FOIA exemption (b)(7)(C) exempts "records or information compiled for law enforcement purposes, but only to the extent that the production of such law enforcement records or information . . . could reasonably be expected to constitute an unwarranted invasion of personal privacy." § 552(b)(7)(C). In order to properly withhold materials under this exemption, the defending agency must establish both (1) that the information requested was compiled for law enforcement purposes and (2) that its disclosure would involve an unwarranted invasion of a third party's privacy. Pratt v. Webster, 673 F.2d 408, 413 (D.C. Cir. 1982). As already noted, it is beyond serious debate that the records at issue are compiled, in part, for law enforcement purposes. Moore makes a waiver argument, asserting that the BOP is not entitled to claim the (b)(7)(C) exemption as to the requested ITMRs because "similar ones" had "already been disclosed at his trial," Opp'n at 3, and the records he now requests were previously "simply discoverable," id. at 2. Moore's reliance on this waiver argument is misplaced. When exempt information has been released such that there is a permanent public record of that information, the exemption is no longer effective. Davis v. U.S. Dep't of Justice, 968 F.2d 1276, 1280 (D.C. Cir. 1991). However, Moore has not shown that there is a permanent public record of the information he has requested. Instead, what Moore seeks is records that have not yet been disclosed - the "rest of the telephone logs" - of the same or "similar" type, not the same records that were previously released for use at his criminal trial. Opp'n at 3, 4. Because there is no permanent public record of the information Moore seeks, the exemption is still effective if the agency can show, as it has here, that the material falls within the statutory exemption. Davis, 968 F.2d at 1280. Moore's argument that the records he now seeks were subject to discovery demands in his criminal trial (setting aside any doubts as to the accuracy of the premise) is equally ineffective for the same reasons. Now, it is irrelevant that the records could have been publicly disclosed sometime in the past, because they were not, in fact, publicly disclosed.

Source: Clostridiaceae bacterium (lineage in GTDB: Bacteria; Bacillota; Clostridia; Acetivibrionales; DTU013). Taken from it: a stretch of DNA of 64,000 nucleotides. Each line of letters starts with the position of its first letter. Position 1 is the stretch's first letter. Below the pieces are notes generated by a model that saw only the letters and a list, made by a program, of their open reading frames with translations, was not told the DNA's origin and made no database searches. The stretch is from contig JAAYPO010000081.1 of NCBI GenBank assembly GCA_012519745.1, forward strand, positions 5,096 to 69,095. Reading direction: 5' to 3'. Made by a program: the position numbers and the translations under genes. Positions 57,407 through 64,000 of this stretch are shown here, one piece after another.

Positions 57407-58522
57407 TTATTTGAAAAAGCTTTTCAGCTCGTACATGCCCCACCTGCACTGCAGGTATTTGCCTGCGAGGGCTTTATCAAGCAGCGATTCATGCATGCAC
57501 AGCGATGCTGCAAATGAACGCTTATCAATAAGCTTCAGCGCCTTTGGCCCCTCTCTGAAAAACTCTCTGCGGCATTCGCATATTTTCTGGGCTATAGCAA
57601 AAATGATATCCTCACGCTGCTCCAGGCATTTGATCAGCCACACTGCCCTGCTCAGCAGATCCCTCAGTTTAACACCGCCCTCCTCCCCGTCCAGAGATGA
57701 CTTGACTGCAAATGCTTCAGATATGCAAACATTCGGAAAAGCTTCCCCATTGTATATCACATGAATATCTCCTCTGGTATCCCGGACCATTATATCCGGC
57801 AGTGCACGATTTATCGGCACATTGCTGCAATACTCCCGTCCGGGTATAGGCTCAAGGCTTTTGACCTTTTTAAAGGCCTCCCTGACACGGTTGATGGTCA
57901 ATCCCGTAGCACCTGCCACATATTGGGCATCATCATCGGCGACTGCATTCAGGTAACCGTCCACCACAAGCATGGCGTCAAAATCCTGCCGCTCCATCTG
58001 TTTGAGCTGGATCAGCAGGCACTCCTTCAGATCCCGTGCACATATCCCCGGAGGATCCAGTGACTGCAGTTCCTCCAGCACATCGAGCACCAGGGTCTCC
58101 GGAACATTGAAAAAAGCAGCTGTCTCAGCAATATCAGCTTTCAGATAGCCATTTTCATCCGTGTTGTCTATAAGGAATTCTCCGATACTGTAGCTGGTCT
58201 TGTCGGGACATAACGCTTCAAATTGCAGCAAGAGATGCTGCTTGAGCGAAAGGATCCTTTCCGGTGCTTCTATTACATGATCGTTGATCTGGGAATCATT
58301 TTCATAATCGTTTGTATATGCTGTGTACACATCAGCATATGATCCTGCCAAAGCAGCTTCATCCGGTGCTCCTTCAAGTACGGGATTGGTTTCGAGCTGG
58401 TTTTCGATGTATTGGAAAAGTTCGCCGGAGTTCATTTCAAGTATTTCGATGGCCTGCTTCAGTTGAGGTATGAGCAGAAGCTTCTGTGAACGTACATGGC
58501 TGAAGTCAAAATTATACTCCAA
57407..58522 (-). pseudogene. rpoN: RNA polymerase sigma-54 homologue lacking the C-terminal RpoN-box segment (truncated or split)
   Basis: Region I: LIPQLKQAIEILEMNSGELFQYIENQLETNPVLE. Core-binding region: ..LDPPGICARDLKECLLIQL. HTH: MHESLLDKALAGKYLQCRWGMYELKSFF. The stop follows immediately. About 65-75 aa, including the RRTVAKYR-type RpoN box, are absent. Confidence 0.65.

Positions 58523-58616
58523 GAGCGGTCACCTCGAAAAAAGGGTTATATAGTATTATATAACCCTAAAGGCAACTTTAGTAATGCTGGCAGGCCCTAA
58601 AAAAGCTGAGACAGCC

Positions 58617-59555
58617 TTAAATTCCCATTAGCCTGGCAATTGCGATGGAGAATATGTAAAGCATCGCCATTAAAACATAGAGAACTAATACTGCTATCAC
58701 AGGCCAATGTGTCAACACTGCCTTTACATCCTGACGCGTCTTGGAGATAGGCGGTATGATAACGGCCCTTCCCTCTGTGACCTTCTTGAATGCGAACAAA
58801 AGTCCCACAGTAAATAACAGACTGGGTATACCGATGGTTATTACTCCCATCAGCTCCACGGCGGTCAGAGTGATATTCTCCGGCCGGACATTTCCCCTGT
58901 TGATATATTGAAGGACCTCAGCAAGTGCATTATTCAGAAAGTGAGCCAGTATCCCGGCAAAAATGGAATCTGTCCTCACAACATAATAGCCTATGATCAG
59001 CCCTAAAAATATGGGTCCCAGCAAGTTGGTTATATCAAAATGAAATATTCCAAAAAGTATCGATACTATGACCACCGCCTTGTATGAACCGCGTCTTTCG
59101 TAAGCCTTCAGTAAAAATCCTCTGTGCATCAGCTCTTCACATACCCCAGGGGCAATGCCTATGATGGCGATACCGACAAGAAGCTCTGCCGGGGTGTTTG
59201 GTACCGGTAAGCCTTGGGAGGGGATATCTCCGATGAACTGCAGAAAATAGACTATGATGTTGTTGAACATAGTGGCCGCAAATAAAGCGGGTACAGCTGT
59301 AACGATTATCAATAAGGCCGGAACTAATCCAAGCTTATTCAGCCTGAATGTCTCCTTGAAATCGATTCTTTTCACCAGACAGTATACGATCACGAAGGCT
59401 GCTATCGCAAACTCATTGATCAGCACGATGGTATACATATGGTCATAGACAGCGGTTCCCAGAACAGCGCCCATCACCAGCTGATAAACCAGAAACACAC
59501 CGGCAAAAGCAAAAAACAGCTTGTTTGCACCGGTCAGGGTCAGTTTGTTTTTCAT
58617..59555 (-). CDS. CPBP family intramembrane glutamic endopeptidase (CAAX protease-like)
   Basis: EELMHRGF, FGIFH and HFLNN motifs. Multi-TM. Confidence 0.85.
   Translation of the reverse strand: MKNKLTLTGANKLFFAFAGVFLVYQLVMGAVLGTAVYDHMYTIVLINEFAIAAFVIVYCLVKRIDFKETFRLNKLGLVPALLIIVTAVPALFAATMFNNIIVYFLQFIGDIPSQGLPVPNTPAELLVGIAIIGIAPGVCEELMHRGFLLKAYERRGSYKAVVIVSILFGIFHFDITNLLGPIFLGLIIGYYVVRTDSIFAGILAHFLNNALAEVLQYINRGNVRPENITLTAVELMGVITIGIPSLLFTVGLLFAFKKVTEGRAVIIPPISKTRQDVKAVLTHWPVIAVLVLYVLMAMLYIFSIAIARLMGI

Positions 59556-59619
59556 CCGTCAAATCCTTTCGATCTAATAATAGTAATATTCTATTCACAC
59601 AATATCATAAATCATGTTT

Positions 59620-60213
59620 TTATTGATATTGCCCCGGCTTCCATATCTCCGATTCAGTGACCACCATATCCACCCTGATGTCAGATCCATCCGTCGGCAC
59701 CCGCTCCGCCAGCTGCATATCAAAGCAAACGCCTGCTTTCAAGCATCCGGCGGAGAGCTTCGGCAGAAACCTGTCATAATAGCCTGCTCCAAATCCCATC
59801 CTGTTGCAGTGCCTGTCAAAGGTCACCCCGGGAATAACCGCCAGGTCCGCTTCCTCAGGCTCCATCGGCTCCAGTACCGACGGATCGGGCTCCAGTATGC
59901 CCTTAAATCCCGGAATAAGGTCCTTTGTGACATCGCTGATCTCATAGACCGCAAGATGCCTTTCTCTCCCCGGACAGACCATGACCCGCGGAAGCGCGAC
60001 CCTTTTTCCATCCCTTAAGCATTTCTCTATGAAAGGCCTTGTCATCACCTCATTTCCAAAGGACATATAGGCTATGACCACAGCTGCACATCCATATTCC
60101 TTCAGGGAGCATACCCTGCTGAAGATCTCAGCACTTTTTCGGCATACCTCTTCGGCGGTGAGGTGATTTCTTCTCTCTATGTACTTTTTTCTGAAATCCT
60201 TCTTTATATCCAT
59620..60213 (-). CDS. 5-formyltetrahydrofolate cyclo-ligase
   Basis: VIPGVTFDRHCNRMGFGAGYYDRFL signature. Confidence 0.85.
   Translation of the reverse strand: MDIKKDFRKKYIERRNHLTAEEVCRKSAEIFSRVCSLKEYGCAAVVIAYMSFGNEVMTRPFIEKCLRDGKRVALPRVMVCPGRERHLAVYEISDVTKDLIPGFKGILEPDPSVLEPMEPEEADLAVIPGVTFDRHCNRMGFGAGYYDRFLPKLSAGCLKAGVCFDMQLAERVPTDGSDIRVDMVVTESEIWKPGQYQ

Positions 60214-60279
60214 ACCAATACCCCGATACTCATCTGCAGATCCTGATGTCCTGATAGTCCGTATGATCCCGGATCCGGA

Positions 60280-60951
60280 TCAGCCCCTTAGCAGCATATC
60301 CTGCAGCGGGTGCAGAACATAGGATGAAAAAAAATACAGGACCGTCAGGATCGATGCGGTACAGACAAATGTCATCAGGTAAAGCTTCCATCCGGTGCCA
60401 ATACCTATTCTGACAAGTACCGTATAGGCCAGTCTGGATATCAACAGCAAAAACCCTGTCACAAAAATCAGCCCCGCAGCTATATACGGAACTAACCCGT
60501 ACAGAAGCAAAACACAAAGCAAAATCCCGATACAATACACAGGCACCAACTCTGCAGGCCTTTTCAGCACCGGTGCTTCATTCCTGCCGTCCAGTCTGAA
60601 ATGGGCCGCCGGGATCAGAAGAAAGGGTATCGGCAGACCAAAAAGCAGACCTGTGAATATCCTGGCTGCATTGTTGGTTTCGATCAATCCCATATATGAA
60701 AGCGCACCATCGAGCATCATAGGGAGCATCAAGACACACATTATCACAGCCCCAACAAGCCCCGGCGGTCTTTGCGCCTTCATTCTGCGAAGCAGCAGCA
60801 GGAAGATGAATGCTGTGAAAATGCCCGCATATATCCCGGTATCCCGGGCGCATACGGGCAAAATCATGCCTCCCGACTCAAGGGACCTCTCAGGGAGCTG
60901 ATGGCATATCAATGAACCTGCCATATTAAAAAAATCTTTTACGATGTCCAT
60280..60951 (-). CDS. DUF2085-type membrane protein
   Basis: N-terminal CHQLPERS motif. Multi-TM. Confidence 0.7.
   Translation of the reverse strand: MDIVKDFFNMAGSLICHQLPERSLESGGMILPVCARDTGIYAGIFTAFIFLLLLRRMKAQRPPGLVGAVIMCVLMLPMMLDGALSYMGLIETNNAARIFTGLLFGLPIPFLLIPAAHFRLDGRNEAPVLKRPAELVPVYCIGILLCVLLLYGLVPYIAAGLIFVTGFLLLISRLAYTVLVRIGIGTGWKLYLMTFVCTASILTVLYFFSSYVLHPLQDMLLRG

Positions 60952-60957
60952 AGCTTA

In his complaint, Moore alleged that his "need for these documents outweighs any imagined privacy interest" that a third party may have because Moore's liberty is at stake. Compl. ¶ 6. The law does not support Moore's position. Given the nature of law enforcement records, the individual's "privacy interest at stake is substantial." SafeCard Serv., Inc. v. S.E.C., 926 F.2d 1197, 1205 (D.C. Cir. 1991). An invasion of the individual's privacy interest in (b)(7)(C) material is warranted only when that interest is outweighed by the public's interest in disclosure. United States Dep't of Justice v. Reporters Comm. for Freedom of the Press, 489 U.S. 749, 776 (1989) (requiring court to "balance the public interest in disclosure against the interest Congress intended [FOIA exemption (b)(7)(C) ] to protect"); Beck v. Dep't of Justice, 997 F.2d 1489, 1491 (D.C. Cir. 1993). Here, Moore has not identified a public interest to support his request; rather, he identifies a personal interest, his liberty. Compl. ¶ 6; see also MSJ Ex. 6 (stating his belief that "there is the great possibility that the content of the log report could ex[o]norate this requester"). The plaintiff's personal interest is, no doubt, of paramount importance to him, but it is irrelevant to the FOIA, which by law is sensitive only to a public interest. Accord Nat'l Ass'n of Retired Fed. Employees v. Horner, 879 F.2d 873, 879 (D.C. Cir. 1989) (equating a showing of no public interest to "nothing" when balancing the public interest in disclosure (b)(6) material against the individual interest in privacy). Accordingly, Moore's argument on this point fails, as well.


Because the submissions of the defendant demonstrate that no genuine issue of material fact exists and that it is entitled to judgment as a matter of law, and the plaintiff has not identified a genuine issue of material fact, the defendant's motion will be granted and judgment entered for the defendant. A final order accompanies this Memorandum Opinion.